Source: Keeping Current Matters

Realty Executives Midwest
1310 Plainfield Rd. Ste 2 | Darien, IL 60561
Office: 630-969-8880
E-Mail: experts@realtyexecutives.com


Retirement May Be Changing What You Need in a Home

(Published on - 11/21/2021 5:56:40 PM)

Retirement May Be Changing What You Need in a Home

The past year and a half brought about significant life changes for many of us. For some, it meant entering retirement earlier than expected. Recent data shows more people retired this year than anticipated. According to the Schwartz Center for Economic Policy Analysis, 2021 saw a retirement boom:

“At least 1.7 million more older workers than expected retired due to the pandemic recession.”

If you’ve recently retired, your home may not fit your new lifestyle. The good news is, you’ve likely built-up significant equity that can fuel your next move. According to the latest Homeowner Equity Insights report from CoreLogichomeowners gained more than $50,000 in equity over the past 12 months alone. That, plus today’s sellers’ market, presents a great opportunity to sell your house and address your evolving needs.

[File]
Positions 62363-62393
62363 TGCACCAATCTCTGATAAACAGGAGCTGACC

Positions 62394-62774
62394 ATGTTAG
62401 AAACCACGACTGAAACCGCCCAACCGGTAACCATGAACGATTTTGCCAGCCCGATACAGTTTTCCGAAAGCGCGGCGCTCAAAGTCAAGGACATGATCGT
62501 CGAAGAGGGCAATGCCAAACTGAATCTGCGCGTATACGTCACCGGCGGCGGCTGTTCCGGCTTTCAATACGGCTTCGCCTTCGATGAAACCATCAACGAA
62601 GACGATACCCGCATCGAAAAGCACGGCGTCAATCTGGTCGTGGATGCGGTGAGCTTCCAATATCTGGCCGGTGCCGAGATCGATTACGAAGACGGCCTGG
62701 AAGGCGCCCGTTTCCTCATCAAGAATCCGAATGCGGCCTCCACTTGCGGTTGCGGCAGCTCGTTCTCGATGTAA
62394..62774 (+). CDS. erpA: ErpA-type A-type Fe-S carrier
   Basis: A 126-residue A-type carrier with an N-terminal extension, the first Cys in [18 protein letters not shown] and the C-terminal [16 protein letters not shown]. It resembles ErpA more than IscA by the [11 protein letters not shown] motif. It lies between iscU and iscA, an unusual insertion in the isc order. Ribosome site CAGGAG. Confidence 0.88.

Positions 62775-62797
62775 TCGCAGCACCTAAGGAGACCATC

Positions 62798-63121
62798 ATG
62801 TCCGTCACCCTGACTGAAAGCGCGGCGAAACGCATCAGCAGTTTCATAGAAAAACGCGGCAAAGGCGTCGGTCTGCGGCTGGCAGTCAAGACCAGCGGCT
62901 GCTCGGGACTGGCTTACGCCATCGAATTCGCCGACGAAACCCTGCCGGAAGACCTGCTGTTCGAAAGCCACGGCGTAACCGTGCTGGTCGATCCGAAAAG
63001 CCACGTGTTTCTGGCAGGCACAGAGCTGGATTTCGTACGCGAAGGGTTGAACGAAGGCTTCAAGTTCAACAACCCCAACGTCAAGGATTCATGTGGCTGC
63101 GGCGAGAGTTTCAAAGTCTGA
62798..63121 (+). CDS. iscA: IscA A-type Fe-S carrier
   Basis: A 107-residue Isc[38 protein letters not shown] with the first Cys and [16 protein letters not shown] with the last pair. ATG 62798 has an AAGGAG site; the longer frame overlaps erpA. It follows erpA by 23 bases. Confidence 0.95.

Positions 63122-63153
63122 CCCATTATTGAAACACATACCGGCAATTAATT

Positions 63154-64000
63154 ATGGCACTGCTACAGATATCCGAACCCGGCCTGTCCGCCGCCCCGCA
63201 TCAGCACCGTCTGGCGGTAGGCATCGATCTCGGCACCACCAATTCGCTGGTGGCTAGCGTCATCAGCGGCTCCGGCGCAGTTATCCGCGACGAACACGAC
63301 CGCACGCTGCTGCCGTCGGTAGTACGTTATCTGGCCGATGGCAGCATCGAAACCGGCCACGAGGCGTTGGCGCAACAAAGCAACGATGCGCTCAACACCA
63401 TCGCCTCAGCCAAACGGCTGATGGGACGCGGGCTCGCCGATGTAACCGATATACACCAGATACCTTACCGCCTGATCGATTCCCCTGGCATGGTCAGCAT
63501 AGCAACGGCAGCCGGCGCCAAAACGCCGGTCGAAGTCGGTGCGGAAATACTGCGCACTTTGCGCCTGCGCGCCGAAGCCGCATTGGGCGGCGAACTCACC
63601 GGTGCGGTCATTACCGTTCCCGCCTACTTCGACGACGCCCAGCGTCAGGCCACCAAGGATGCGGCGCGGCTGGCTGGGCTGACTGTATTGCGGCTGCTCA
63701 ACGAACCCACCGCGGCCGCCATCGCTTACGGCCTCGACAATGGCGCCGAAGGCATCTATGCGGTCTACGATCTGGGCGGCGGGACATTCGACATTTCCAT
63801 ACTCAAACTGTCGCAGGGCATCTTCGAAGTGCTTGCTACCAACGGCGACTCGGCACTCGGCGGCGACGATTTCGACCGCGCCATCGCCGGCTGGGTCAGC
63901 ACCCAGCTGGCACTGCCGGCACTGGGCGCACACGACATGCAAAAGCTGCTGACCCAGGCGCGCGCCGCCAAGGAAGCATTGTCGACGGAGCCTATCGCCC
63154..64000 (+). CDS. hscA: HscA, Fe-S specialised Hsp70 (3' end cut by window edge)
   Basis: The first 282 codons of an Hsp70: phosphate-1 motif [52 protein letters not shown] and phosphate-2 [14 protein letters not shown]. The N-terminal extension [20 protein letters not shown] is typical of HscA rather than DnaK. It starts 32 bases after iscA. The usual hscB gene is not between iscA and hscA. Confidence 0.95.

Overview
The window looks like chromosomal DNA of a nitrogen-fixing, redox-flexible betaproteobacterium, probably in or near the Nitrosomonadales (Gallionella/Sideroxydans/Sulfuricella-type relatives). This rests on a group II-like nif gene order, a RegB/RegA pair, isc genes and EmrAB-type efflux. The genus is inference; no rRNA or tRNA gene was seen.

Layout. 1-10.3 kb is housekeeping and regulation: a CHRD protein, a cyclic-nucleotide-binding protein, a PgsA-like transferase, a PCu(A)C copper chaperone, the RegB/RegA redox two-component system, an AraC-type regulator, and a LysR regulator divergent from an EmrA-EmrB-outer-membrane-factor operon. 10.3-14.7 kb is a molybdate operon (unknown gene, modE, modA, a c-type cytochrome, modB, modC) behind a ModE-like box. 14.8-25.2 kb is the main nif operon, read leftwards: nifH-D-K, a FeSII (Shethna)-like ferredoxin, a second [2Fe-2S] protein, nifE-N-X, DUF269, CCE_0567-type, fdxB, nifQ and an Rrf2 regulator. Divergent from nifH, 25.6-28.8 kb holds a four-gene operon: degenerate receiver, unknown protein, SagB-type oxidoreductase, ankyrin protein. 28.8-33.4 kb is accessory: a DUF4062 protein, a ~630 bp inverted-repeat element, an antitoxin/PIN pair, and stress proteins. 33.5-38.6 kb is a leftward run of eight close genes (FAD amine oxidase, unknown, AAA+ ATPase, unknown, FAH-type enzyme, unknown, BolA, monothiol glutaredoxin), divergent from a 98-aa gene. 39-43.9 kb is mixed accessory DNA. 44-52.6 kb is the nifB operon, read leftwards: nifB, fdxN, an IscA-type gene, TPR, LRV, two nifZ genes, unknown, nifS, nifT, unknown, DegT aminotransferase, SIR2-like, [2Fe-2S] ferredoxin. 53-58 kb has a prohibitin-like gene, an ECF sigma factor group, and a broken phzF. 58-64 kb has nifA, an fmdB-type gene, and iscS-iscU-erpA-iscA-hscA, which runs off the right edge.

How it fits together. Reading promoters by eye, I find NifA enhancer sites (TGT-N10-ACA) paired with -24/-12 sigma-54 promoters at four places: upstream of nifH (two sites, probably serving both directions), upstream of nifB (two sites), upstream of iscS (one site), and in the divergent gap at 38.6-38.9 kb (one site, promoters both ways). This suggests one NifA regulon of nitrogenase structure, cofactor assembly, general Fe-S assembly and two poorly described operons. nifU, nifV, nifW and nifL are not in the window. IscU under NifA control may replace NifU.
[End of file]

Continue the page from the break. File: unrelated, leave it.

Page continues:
You Can Move Closer to the Ones You Love

The 2021 Home Buyers and Sellers Generational Trends report from the National Association of Realtors (NAR) provides a look at the reasons people buy homes. For those reaching retirement age, the number one reason to buy is the opportunity to be closer to loved ones, friends, or relatives.

If you find yourself farther from your loved ones than you’d like to be, retirement and the equity you’ve built in your home may enable you to move closer to the people in your life who matter most.

You Can Find the Right Home for Your Needs

Not only can your equity power a move to a new location, but it can also help you purchase the right size home. Lawrence Yun, Chief Economist at NAR, says many homebuyers 55 and older choose to downsize – or buy a smaller home – when they make a purchase:

“Clearly from the age patterns, young people want to upsize, and the older generation is looking to downsize. . . .”

Whatever your home goals are, a trusted real estate advisor can help you to find the best option for your situation. They’ll help you sell your current home and guide you as you buy your next one while you move into this new phase of life.